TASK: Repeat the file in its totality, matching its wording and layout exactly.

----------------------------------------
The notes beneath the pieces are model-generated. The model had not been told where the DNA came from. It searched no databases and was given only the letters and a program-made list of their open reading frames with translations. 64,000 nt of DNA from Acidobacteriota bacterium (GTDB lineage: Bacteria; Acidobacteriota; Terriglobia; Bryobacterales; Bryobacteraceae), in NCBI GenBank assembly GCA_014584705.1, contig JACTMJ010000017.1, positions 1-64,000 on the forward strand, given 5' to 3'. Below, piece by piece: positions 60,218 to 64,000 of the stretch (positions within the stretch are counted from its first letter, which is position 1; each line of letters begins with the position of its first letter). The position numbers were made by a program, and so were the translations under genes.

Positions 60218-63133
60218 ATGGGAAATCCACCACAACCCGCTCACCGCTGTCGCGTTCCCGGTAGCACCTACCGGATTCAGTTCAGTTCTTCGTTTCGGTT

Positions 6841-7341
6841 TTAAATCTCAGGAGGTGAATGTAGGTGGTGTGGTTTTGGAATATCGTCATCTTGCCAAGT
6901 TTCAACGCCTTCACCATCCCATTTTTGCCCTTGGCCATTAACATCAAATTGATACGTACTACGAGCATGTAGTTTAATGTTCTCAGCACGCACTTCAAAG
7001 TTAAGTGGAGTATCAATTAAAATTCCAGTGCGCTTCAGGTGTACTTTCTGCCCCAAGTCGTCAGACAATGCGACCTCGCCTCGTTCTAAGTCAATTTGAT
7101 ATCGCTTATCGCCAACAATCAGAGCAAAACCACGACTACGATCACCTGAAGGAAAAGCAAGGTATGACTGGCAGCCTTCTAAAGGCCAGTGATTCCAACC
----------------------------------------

The notes beneath the pieces are model-generated. The model had not been told where the DNA came from. It searched no databases and was given only the letters and a program-made list of their open reading frames with translations. 64,000 nt of DNA from Acidobacteriota bacterium (GTDB lineage: Bacteria; Acidobacteriota; Terriglobia; Bryobacterales; Bryobacteraceae), in NCBI GenBank assembly GCA_014584705.1, contig JACTMJ010000017.1, positions 1-64,000 on the forward strand, given 5' to 3'. Below, piece by piece: positions 60,218 to 64,000 of the stretch (positions within the stretch are counted from its first letter, which is position 1; each line of letters begins with the position of its first letter). The position numbers were made by a program, and so were the translations under genes.

Positions 60218-63133
60218 ATGGGAAATCCACCACAACCCGCTCACCGCTGTCGCGTTCCCGGTAGCACCTACCGGATTCAGTTCAGTTCTTCGTTTCGGTT

Positions 6841-7341
6841 TTAAATCTCAGGAGGTGAATGTAGGTGGTGTGGTTTTGGAATATCGTCATCTTGCCAAGT
6901 TTCAACGCCTTCACCATCCCATTTTTGCCCTTGGCCATTAACATCAAATTGATACGTACTACGAGCATGTAGTTTAATGTTCTCAGCACGCACTTCAAAG
7001 TTAAGTGGAGTATCAATTAAAATTCCAGTGCGCTTCAGGTGTACTTTCTGCCCCAAGTCGTCAGACAATGCGACCTCGCCTCGTTCTAAGTCAATTTGAT
7101 ATCGCTTATCGCCAACAATCAGAGCAAAACCACGACTACGATCACCTGAAGGAAAAGCAAGGTATGACTGGCAGCCTTCTAAAGGCCAGTGATTCCAACC